Indian schoolgirls beaten up after resisting sexual harassers
34 girls, aged 12-14, were attacked by a large crowd of teenage boys and their parents when they complained of sexual harassment in Supaul district. Six boys and one woman were already arrested after the attack. According to police and witnesses, the girls had been playing in the sports area of the government school in Triveniganj when a group of boys started making obscene comments. “The girls were playing inside the school compound when some boys came in and tried to harass them sexually. The girls fought them off, and there was an altercation,” told Jagathpati Chaudhury, the Director Education Officer in Supaul. In turn, the girls began to resist protesting with the teenagers, who initially retreated, but after 20 minutes they and some of their parents returned carrying bamboo sticks and iron rods.
The girls were injured and rushed to the hospital, however, most of them were already returned to their home. A local official said that many of the girls were shocked and afraid of further violence. “They are suffering from psychological fear, but we are arranging shows of good entertaining movies on the campus to calm down their tension and dispel any such fear from their minds,” said Baidyanath Yadav, the district magistrate. He also told that now the police are planning to put high fences around the school.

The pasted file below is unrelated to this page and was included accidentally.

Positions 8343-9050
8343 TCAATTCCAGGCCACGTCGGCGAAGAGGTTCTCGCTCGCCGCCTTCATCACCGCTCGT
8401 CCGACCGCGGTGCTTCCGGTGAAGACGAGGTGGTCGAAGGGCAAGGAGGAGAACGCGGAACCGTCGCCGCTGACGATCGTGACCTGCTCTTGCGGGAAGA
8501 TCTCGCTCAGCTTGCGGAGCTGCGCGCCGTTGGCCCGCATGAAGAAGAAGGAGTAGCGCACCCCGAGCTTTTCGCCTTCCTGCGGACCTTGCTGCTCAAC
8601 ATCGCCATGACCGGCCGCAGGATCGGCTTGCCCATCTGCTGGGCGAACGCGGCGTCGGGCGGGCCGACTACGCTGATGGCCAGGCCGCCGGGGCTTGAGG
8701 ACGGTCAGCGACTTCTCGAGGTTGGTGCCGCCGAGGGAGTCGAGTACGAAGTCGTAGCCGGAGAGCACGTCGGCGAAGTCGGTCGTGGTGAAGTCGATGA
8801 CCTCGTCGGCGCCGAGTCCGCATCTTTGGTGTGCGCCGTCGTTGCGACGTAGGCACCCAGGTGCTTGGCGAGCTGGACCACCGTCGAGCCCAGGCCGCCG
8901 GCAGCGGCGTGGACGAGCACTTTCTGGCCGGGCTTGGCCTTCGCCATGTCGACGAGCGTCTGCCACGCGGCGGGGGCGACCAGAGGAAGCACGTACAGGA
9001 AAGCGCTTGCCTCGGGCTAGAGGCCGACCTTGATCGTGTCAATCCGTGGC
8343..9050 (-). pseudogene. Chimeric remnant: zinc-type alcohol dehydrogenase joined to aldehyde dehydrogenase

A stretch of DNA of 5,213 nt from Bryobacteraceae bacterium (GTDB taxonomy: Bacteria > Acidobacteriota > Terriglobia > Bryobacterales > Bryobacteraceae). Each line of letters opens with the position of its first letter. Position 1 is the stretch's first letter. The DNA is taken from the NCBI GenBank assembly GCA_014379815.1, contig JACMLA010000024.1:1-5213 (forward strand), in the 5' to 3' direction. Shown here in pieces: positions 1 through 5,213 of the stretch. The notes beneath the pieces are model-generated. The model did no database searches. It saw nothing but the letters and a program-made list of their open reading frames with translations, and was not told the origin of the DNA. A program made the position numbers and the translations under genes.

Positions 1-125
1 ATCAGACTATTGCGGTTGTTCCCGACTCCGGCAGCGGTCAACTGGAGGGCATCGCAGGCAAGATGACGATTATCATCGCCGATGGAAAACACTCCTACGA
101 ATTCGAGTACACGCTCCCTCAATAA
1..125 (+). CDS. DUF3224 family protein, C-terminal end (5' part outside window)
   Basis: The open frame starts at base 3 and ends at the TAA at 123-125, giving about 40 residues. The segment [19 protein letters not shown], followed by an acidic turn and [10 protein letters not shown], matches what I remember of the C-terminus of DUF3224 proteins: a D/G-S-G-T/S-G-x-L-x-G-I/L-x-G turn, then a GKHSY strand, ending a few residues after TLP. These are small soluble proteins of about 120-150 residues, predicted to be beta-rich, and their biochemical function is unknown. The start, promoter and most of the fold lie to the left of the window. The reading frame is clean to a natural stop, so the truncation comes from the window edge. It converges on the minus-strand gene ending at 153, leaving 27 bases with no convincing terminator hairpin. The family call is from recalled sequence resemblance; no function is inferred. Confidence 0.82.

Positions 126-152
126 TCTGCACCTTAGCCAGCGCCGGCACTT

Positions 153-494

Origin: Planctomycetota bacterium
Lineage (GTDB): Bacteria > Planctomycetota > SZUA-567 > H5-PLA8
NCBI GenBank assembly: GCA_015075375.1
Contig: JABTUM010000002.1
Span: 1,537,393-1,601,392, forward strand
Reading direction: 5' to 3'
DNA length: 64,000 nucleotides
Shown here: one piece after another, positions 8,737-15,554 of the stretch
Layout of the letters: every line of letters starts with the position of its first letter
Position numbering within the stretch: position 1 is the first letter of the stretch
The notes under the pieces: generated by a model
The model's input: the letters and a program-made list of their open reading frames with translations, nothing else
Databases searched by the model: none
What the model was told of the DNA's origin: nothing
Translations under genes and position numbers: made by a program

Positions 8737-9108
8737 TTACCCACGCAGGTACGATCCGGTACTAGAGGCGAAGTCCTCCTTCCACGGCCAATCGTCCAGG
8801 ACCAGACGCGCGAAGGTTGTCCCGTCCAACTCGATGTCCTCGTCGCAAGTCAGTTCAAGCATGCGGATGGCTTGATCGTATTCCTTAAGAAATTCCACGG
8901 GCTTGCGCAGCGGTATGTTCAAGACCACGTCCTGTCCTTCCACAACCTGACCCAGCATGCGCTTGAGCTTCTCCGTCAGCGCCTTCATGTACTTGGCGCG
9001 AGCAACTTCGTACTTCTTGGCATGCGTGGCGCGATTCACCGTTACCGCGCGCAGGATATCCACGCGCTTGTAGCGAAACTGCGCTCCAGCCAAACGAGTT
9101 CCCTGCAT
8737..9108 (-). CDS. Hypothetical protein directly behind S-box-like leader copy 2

It should be noted that sexual abuse has become an essential issue in Bihar, one of the poorest states in India. The local authorities found out severe incidents of violence, including about 30 girls claiming to be raped. Therefore, women’s groups held several protests that led to the suspension of more than 20 government officials and at least 14 arrests. The activists state that the situation is slowly changing, especially in large cities, but these conditions tend to be worse for women in remote and rural areas.
Aizhana Danabekova holds a BA in International Relations and is currently studying for an MSocSc in Cultural Sociology at University College Dublin. She started her career in journalism in Almaty, Kazakhstan at Deutsche Allgemeine Zeitung newspaper. She wrote articles about different cultures and led the title “Let’s learn Kazakh”.